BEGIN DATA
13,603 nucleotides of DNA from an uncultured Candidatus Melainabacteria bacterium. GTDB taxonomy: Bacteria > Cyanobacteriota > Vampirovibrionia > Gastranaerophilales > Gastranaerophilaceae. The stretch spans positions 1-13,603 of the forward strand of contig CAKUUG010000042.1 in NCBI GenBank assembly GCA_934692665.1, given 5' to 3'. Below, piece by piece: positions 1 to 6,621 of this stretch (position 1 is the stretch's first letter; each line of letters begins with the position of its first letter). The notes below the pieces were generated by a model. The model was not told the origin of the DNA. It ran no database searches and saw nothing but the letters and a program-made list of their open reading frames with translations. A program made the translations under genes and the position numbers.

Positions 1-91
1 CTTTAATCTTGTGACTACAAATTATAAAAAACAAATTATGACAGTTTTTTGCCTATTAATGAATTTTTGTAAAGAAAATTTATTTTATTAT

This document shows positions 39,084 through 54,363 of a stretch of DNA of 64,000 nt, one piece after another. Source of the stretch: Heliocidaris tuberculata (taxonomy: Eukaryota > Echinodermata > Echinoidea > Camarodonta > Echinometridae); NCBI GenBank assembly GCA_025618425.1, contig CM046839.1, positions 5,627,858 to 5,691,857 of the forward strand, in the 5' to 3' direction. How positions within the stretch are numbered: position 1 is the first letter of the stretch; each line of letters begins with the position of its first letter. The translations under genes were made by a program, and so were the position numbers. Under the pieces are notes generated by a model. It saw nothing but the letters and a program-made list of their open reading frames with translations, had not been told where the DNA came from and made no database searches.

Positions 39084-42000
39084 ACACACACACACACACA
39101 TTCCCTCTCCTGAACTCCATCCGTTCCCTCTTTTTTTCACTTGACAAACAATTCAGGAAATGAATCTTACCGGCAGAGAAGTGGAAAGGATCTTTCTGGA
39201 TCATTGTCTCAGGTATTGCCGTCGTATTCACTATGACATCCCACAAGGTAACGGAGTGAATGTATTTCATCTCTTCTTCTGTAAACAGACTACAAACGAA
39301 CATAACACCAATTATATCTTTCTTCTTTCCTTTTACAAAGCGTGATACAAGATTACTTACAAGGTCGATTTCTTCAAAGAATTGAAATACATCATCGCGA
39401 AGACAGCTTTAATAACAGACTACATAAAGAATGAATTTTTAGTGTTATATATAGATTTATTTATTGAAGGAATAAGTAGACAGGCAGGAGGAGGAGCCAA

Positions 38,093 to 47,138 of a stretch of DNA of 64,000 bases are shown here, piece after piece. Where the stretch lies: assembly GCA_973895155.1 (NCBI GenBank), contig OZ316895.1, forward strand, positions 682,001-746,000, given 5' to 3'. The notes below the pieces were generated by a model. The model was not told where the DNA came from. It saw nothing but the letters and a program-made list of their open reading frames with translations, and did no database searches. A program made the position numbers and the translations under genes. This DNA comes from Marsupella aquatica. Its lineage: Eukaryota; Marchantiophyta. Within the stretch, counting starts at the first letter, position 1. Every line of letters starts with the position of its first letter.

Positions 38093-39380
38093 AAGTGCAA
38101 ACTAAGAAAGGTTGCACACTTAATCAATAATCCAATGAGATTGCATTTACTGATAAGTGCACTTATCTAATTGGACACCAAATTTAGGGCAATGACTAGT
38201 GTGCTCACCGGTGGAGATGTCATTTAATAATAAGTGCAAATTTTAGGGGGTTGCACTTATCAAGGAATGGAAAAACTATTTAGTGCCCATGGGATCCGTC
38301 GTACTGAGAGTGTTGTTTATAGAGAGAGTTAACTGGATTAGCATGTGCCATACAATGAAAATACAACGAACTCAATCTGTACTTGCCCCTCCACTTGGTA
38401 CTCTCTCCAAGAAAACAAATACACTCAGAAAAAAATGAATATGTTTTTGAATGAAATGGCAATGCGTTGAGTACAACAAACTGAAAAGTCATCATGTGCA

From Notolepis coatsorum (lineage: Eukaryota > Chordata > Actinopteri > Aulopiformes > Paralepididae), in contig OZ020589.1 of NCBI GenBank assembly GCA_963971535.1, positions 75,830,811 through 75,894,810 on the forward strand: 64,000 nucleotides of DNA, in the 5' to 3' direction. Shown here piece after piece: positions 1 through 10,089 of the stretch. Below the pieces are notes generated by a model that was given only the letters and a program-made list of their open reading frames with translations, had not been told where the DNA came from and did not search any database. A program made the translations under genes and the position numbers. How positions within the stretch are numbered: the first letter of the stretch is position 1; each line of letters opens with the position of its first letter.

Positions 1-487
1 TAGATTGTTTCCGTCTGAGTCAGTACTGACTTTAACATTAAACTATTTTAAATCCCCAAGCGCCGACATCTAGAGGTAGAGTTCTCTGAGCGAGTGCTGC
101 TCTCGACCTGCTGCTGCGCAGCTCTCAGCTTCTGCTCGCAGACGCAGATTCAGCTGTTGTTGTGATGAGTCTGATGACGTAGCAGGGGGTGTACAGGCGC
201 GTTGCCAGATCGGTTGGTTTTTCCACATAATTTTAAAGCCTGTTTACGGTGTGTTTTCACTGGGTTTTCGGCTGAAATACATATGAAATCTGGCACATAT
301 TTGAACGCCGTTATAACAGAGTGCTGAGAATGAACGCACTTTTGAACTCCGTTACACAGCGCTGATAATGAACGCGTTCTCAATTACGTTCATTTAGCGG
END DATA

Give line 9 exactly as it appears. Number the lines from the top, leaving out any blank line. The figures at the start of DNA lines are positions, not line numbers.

39301 CATAACACCAATTATATCTTTCTTCTTTCCTTTTACAAAGCGTGATACAAGATTACTTACAAGGTCGATTTCTTCAAAGAATTGAAATACATCATCGCGA